The Giants as a club have worked very hard to create a memorable experience at Spotless Stadium. Expect plenty of opportunities for engagement and special events. Average crowds are still only around 10,000, but with on-field performances quickly improving, hopefully this number will grow. There’s generally a healthy smattering of opposition fans now living in Sydney who take the opportunity to see their team play live.
The vast majority of the crowd at Spotless Stadium are currently accommodated within the seating bowl, with only a smattering in the stands. All the seats in this area are on a gentle slope and therefore are fairly close to the action while offering a good view of the entire playing surface. There’s a single large video screen at the northern end of the stadium and a small number of televisions behind the ground level seating on the eastern side. Both teams have their benches on the western side of the ground.
Expect a pregame build up with interviews from the GWS media department, typical crowd engagement activities in between quarters, and junior AFL during halftime. These are fairly standard, however the Giants often have special promotions and post-match entertainment, and kick-to-kick on the ground after full time. The most recent match we attended saw Aussie rocker Shannon Noll performing at the main break and after the final hooter.
The majority of home team fans are on the southern and western sides of the ground. As these areas have stands behind them they also hold the noise better. Sit here to make the most of the atmosphere, or if you want an afternoon in the sun, sit on the eastern side. If the kids are with you sit at the northern end where there is an interactive play zone under the scoreboard.
The Sydney Olympic Park precinct has over the years been transformed from simply a sports park to an entertainment destination. The park is a popular location for any number of social and family events, in addition to concerts and sporting contests.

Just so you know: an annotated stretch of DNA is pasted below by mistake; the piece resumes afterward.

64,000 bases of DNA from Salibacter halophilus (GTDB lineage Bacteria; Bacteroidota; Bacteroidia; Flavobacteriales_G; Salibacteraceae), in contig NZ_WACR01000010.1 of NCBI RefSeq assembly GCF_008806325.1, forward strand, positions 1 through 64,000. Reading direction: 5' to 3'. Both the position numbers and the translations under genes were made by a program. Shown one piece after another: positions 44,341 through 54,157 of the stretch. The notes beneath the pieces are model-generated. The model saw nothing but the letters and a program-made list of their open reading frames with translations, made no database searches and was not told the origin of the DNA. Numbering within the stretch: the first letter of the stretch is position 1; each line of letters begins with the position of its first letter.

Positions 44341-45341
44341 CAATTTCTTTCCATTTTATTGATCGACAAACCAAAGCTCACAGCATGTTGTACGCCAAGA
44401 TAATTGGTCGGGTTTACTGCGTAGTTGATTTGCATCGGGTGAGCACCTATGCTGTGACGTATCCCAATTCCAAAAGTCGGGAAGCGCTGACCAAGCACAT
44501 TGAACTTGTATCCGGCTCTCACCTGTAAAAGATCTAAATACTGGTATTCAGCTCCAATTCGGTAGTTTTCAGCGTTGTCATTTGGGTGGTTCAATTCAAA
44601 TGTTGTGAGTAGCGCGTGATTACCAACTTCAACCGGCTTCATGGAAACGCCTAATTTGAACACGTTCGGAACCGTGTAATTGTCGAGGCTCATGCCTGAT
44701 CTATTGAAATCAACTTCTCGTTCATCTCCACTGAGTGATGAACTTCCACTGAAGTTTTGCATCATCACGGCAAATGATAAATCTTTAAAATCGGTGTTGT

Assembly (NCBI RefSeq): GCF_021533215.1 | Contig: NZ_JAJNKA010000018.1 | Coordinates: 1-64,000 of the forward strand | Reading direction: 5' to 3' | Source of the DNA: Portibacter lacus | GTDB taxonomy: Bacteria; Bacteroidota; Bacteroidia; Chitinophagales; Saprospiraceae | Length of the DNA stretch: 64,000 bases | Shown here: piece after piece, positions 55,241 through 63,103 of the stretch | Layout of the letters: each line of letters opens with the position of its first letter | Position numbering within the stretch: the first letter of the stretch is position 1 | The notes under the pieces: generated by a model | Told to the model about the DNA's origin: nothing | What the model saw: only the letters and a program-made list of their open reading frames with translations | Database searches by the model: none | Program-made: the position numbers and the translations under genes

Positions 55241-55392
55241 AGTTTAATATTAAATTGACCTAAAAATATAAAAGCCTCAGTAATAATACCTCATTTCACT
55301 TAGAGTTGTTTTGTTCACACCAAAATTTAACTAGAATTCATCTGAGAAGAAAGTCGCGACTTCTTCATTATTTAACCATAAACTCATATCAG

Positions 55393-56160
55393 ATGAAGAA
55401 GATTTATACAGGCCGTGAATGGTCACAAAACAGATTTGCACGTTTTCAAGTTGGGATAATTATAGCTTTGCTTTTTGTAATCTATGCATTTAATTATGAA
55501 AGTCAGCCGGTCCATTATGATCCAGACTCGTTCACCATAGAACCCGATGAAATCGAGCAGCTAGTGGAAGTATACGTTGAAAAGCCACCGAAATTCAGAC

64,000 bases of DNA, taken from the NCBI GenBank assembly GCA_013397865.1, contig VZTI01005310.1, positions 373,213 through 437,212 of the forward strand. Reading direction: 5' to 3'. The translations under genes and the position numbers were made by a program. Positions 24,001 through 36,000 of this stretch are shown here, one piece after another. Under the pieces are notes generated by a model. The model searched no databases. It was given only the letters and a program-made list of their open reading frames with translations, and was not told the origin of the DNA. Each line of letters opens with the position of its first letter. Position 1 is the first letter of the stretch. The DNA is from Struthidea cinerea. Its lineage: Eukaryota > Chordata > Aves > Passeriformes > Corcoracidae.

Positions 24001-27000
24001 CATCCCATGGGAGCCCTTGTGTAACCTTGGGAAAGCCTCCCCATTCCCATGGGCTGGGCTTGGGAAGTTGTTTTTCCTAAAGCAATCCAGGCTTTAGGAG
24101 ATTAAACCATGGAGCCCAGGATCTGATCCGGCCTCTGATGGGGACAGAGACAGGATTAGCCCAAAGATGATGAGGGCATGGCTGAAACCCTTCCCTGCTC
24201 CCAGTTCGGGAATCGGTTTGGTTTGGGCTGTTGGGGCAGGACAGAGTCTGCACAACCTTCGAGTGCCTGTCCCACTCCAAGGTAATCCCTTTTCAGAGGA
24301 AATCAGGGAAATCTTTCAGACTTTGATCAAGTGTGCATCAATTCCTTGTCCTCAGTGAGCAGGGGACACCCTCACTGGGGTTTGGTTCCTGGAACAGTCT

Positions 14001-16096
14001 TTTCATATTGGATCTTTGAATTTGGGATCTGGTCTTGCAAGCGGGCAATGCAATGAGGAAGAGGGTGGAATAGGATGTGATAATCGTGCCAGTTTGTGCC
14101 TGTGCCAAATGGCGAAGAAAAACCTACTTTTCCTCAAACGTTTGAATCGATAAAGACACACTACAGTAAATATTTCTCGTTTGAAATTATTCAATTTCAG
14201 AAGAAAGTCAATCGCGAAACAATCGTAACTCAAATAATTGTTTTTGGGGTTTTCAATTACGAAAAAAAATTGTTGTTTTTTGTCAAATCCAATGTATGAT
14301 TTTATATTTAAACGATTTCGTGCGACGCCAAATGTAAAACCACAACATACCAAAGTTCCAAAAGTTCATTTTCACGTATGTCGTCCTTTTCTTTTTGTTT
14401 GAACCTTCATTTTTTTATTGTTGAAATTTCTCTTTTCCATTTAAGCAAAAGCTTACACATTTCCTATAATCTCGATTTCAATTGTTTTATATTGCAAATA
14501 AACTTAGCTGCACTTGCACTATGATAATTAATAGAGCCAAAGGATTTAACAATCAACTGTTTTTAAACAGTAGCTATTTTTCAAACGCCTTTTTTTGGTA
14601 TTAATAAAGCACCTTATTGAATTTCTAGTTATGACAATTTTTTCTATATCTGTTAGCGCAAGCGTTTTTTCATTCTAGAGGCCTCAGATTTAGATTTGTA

There are plenty of dining options nearby. There are restaurants covering fine dining, sushi, Thai, Vietnamese, Japanese, Italian and modern Australian, along with numerous fast food chains. Personally I think the Ribs ‘n’ Rumps chain offers among the best steaks in the business, so if I’m looking to eat before or after a GWS game, that’s where I’d be headed.
A large portion of the surrounding area is other sporting venues; ANZ Stadium, Sydney Olympic Park Aquatic Centre, Allphones Arena and more. The precinct hosts more than 5,000 events each year, which obviously means that there are often multiple events occurring on game day. This has positives and negatives. The big plus is that particularly when there are major events on, the Park will have more of a buzz about it. You may even have the option of seeing a GWS match before heading over to ANZ Stadium for a rugby league or rugby union game. The most recent day we attended, the NSW Waratahs were playing a night game at ANZ offering a great doubleheader opportunity. More generally, Sydney Olympic Park is located in the inner western suburbs of Sydney, 16km from the Central Business District.
Hotels on site include (in decreasing star rating order) Pullman at Sydney Olympic Park, the Novotel Sydney Olympic Park, Quest Apartments, Hotel Ibis, and Ibis Budget Hotel. Dorm style accommodation is also available in The Lodge, managed by the YMCA.